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Cornell student: Twitter suspended me for posting notorious picture of Hunter Biden

UPDATED

OPINION: We must reject Big Tech tyranny before it is too late

Twitter has suspended me for a tweet I posted of a picture featuring Hunter Biden in his underwear that had been found on his laptop.

I asked in my tweet above the notorious picture, which has circulated in news outlets and on social media for months: “Imagine if this was Don Jr. instead of Hunter Biden?”

My tweet was deleted by Twitter and my account was suspended for “violating our rules against sharing privately produced/distributed intimate media of someone without their express consent,” the social media giant told me in a message.

While my account is still visible, I cannot tweet or retweet from it and am effectively locked out.

Twitter informed me that I needed to personally delete the censored tweet to begin a 12-hour countdown to restore functionality or appeal the alleged “violation.” I decided to appeal.

First, I reject the premise that the picture constitutes “intimate media.” Hunter Biden is wearing a scarf and underwear, and at least from the angle from which the picture was taken, they provide the same coverage as would a speedo if he were walking on a beach. With the scarf, one could argue he is even more clothed than he might be at the beach.

As for Twitter’s contention that the “intimate media” was distributed without the express consent of the subject, this demonstrates its hypocrisy.

Last year, pictures were circulated which falsely alleged to show Mayor Rudy Guiliani masturbating during a “Borat” prank movie. The photos were not removed, even after such allegations were debunked, and the users who posted them were not suspended.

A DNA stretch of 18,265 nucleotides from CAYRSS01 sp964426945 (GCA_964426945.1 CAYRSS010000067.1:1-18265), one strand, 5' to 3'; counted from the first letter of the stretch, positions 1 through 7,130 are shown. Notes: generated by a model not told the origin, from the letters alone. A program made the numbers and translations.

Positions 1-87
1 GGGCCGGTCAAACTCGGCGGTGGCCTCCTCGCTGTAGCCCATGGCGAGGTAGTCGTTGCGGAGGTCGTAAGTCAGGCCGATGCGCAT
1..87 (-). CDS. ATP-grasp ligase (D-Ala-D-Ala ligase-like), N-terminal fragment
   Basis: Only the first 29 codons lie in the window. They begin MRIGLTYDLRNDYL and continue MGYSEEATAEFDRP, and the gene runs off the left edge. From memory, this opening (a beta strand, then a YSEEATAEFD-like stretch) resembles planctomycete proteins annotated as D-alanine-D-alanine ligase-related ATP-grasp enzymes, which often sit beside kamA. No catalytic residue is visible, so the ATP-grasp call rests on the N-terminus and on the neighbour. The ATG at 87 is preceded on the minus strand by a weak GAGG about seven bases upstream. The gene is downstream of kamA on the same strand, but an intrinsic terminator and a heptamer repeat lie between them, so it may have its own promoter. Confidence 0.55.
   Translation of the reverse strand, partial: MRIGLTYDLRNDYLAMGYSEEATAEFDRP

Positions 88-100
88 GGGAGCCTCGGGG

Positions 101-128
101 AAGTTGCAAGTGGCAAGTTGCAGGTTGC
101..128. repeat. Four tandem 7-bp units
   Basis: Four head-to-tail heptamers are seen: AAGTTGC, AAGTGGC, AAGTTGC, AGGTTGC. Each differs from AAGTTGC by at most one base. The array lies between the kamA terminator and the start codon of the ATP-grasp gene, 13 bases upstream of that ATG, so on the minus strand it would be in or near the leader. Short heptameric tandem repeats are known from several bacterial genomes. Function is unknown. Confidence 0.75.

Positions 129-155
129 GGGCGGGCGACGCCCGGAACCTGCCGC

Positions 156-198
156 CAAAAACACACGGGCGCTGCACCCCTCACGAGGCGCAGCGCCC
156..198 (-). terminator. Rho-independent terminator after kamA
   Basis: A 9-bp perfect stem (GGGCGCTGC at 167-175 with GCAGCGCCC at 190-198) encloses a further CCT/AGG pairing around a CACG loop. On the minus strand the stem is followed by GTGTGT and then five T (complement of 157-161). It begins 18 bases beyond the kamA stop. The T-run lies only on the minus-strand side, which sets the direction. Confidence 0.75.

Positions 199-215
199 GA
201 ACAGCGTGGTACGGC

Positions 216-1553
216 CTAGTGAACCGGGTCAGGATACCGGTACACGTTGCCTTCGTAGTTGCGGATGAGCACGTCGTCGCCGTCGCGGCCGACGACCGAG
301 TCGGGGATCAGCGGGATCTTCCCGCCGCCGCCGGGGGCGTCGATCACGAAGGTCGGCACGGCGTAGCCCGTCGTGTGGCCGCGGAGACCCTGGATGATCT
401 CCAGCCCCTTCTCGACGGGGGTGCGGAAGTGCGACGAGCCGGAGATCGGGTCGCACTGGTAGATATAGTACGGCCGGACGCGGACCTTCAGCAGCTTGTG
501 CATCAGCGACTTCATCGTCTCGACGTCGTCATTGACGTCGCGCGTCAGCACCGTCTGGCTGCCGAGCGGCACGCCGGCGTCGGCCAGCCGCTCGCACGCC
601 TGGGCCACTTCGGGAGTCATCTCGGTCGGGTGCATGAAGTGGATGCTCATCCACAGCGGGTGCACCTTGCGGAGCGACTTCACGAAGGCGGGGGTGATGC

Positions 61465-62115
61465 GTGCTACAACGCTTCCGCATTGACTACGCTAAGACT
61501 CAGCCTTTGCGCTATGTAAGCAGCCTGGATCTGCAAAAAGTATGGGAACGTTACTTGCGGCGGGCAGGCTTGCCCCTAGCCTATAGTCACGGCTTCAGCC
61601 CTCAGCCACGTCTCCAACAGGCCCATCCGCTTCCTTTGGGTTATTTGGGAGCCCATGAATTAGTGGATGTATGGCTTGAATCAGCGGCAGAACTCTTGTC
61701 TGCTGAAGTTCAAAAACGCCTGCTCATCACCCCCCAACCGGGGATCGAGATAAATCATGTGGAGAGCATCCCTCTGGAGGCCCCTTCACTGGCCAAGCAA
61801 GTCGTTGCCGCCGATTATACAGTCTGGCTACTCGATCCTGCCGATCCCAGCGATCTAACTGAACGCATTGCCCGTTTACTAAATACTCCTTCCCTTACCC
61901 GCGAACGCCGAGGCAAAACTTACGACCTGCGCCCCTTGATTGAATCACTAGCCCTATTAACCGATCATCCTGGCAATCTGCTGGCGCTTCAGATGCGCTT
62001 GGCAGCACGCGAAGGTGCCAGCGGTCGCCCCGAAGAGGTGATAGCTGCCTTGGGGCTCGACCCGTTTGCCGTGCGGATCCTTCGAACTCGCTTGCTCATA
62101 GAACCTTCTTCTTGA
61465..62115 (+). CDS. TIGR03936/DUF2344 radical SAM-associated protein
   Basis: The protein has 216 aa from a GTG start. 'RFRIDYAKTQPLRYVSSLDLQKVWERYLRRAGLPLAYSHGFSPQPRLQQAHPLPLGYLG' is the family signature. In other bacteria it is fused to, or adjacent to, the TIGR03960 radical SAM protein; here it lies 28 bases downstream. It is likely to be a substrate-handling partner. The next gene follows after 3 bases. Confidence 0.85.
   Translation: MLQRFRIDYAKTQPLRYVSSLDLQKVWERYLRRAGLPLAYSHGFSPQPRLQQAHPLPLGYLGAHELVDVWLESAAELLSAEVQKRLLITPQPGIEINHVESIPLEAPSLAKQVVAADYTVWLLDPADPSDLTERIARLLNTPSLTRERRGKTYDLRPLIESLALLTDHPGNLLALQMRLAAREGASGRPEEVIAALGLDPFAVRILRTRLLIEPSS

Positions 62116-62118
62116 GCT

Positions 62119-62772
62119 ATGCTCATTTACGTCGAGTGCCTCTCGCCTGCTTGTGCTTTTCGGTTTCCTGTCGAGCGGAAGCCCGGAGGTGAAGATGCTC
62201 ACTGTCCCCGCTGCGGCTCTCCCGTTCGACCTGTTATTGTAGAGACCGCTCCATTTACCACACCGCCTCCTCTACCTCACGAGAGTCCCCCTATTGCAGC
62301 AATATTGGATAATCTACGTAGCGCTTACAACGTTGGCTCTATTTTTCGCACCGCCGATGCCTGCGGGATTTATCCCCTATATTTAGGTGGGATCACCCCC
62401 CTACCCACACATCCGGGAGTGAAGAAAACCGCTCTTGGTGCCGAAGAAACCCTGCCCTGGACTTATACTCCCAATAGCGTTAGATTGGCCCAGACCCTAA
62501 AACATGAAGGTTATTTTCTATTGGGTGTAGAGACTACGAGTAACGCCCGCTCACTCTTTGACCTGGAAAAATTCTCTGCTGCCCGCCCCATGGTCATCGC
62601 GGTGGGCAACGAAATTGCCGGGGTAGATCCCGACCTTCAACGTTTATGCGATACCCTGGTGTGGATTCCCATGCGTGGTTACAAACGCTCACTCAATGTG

Not only does the suspension fail to meet the threshold for Twitter’s own arbitrary policy, but, more importantly, it violates the spirit of the First Amendment.

My tweet and the accompanying photo was a political statement meant to point out the hypocrisy of the media’s coverage of the Hunter Biden scandal.

My point was that if it were President Donald Trump’s son, Don Jr., depicted in racy photos, the mainstream media would have covered it in the weeks leading up to the election and social media platforms would not have blocked its distribution.

This underwear photo comes from a larger batch of photos and documents found on Hunter Biden’s laptop that raise serious questions about his personal life, business dealings, and foreign entanglements.

At a Senate Judiciary Committee hearing in November of last year, Twitter CEO Jack Dorsey himself admitted that censoring a New York Post story on the contents of Hunter Biden’s laptop was a mistake.

But Dorsey’s opinion on these matters should hold no relevance. Twitter’s “terms of service” cannot take precedence over the United States Constitution.

According to a survey conducted by the Media Research Center, 16 percent of Joe Biden voters would not have voted for him in the 2020 presidential election had they been aware of the FBI investigation into the Hunter Biden scandal.